Here I was wondering what I might write about while I am in the throes of hosting for the holidays, when I gave myself an inadvertent gift.
Alert subscribers will have noticed a remarkably short blog post arrived in their mailboxes on Monday. Subject line only: What is it about the situation that is enabling this failure?
Technically, that wasn’t supposed to happen.
What was supposed to happen was the interesting line I’d come across in a terrific article on the evolving science of scarcity would be saved as a note, fodder for further thought and maybe an eventual blog.
But fate took control and I hit Post instead of Draft.
Here’s my re-frame: this was a gift to all of us — to me, because it gave me a topic for today, and to you because you got something interesting to ponder for a few days before I explained myself.
Also, it reminds me to be more careful about my key strokes.
So: What did you come up with?
For me, two things: first, I revealed a bit about my writing practice (process transparency, a good thing); second, I think it’s a fascinating question to ask when we’re feeling a tad judgmental about people or things (introspection, also a good thing).
I’ve written on why I write, and where I write, this tells you something about how I write. I have about 20 “drafts” in various stages of development at any given point. I like to capture ideas and inspiration and then come back to them when I have time to ruminate. Usually that all happens behind the green curtain and no one is the wiser.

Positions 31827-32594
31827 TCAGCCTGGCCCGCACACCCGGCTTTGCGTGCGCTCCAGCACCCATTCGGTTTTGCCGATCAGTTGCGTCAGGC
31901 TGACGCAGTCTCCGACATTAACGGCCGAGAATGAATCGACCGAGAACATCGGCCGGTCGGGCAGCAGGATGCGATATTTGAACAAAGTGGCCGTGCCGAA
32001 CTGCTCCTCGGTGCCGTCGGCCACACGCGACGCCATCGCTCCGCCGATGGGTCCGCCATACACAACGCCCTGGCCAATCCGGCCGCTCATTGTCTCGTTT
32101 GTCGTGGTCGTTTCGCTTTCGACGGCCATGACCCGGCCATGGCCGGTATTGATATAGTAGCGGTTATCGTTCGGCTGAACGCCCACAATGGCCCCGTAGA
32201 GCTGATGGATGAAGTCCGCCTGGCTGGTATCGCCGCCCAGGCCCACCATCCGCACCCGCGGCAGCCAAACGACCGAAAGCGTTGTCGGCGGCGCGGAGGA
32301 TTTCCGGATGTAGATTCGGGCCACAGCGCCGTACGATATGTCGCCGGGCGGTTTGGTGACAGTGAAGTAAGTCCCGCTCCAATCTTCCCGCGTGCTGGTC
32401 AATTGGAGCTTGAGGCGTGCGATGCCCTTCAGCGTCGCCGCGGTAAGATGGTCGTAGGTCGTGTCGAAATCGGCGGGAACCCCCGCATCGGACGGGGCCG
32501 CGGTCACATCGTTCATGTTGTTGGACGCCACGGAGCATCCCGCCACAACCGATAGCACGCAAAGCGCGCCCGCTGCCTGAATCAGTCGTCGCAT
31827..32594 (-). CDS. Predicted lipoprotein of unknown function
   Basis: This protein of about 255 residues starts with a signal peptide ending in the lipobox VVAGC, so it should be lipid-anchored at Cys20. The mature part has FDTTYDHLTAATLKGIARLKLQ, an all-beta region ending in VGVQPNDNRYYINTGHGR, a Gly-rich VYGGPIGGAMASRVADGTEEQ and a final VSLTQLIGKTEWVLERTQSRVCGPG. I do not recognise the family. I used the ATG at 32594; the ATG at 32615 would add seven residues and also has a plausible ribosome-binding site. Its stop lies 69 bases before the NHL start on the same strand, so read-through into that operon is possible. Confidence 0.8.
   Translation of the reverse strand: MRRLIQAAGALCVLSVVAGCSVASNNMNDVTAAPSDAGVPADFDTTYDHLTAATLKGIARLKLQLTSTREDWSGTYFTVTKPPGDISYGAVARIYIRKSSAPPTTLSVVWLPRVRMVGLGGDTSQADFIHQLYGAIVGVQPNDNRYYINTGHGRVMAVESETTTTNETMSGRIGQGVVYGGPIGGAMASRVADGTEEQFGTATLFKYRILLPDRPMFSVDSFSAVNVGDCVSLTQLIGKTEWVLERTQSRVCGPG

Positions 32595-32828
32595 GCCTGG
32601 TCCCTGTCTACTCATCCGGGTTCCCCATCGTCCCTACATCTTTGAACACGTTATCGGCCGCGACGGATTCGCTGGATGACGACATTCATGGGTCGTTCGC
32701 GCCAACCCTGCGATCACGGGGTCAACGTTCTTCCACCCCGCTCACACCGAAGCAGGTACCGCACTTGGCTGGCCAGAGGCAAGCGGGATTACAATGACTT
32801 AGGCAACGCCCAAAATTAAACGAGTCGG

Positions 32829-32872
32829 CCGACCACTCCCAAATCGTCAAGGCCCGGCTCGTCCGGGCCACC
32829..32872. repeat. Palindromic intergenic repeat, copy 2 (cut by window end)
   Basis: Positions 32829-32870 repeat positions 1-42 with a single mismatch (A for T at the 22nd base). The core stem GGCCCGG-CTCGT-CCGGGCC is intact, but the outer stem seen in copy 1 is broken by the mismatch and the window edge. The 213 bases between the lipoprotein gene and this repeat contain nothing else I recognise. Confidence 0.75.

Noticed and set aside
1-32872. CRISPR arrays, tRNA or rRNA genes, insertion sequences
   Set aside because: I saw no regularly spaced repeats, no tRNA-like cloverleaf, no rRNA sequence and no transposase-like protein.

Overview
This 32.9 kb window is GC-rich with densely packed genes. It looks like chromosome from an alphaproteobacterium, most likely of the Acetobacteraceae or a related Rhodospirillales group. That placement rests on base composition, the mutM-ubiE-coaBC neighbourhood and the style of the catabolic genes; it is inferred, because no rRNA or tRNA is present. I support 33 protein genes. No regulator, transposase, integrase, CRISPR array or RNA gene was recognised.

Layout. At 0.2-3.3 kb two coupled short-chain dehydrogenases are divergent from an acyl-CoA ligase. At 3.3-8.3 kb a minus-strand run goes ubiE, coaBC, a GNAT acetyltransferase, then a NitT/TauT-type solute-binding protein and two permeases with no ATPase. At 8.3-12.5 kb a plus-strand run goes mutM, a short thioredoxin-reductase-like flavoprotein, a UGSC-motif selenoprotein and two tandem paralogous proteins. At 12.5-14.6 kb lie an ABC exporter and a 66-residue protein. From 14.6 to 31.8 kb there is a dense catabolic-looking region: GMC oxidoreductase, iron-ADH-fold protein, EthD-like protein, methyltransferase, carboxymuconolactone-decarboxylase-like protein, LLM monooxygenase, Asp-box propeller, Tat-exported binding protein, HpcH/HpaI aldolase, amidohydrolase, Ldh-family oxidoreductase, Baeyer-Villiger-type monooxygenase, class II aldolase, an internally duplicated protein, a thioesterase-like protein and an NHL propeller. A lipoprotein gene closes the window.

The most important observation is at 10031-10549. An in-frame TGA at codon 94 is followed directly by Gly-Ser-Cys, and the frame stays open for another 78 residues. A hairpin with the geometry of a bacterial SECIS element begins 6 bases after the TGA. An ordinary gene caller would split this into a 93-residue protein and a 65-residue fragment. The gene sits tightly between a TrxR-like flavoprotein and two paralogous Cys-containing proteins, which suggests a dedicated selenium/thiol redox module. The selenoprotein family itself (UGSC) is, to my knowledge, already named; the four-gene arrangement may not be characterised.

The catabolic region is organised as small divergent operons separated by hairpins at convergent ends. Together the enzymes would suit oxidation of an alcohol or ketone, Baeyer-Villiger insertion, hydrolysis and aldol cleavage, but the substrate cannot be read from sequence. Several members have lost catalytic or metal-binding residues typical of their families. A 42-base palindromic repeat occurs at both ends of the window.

I post twice a week but write much more often than that — sometimes because I’m refining a single post and sometimes because I’m percolating on some of those other drafts. Come publication days, I’ve usually got at least one post reasonably cooked and ready to go. Sometimes I punt.
This post is pretty much a punt.
I’ll come back to the topic sentence on a more substantive level at some later date. I want more time to think about the question “What is it about the situation that is enabling this failure?” It’s a good one. Ripe, rich.
- How can I use this query in my own life and interactions?
- How can asking it help me rethink how I am contributing to a given problem?
- How does it help any of us distinguish people from their circumstances?
Not a bad place to spend some time in this season of reflection and new year’s resolutions.
Life Lesson #29: Good questions are never wasted.